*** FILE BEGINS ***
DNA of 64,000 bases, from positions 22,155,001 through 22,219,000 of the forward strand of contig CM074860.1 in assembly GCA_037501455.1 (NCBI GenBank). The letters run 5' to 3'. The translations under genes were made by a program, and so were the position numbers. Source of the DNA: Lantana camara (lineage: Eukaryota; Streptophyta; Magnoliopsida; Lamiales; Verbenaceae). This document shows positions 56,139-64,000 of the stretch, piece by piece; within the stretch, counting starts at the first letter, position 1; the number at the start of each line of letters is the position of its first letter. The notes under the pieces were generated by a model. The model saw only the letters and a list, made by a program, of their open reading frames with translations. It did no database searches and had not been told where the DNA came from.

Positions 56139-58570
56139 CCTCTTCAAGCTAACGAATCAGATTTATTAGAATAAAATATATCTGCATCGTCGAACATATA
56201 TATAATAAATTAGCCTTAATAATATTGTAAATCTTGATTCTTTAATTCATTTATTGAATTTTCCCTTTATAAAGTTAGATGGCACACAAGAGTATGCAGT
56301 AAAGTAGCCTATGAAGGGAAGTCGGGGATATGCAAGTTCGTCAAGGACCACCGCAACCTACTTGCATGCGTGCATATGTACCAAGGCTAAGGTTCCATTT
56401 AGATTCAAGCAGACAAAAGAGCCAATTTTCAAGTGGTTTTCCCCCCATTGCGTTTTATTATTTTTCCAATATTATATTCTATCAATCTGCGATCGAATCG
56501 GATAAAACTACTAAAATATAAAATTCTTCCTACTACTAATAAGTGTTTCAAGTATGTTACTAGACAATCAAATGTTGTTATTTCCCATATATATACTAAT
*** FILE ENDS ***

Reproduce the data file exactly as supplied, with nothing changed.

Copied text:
DNA of 64,000 bases, from positions 22,155,001 through 22,219,000 of the forward strand of contig CM074860.1 in assembly GCA_037501455.1 (NCBI GenBank). The letters run 5' to 3'. The translations under genes were made by a program, and so were the position numbers. Source of the DNA: Lantana camara (lineage: Eukaryota; Streptophyta; Magnoliopsida; Lamiales; Verbenaceae). This document shows positions 56,139-64,000 of the stretch, piece by piece; within the stretch, counting starts at the first letter, position 1; the number at the start of each line of letters is the position of its first letter. The notes under the pieces were generated by a model. The model saw only the letters and a list, made by a program, of their open reading frames with translations. It did no database searches and had not been told where the DNA came from.

Positions 56139-58570
56139 CCTCTTCAAGCTAACGAATCAGATTTATTAGAATAAAATATATCTGCATCGTCGAACATATA
56201 TATAATAAATTAGCCTTAATAATATTGTAAATCTTGATTCTTTAATTCATTTATTGAATTTTCCCTTTATAAAGTTAGATGGCACACAAGAGTATGCAGT
56301 AAAGTAGCCTATGAAGGGAAGTCGGGGATATGCAAGTTCGTCAAGGACCACCGCAACCTACTTGCATGCGTGCATATGTACCAAGGCTAAGGTTCCATTT
56401 AGATTCAAGCAGACAAAAGAGCCAATTTTCAAGTGGTTTTCCCCCCATTGCGTTTTATTATTTTTCCAATATTATATTCTATCAATCTGCGATCGAATCG
56501 GATAAAACTACTAAAATATAAAATTCTTCCTACTACTAATAAGTGTTTCAAGTATGTTACTAGACAATCAAATGTTGTTATTTCCCATATATATACTAAT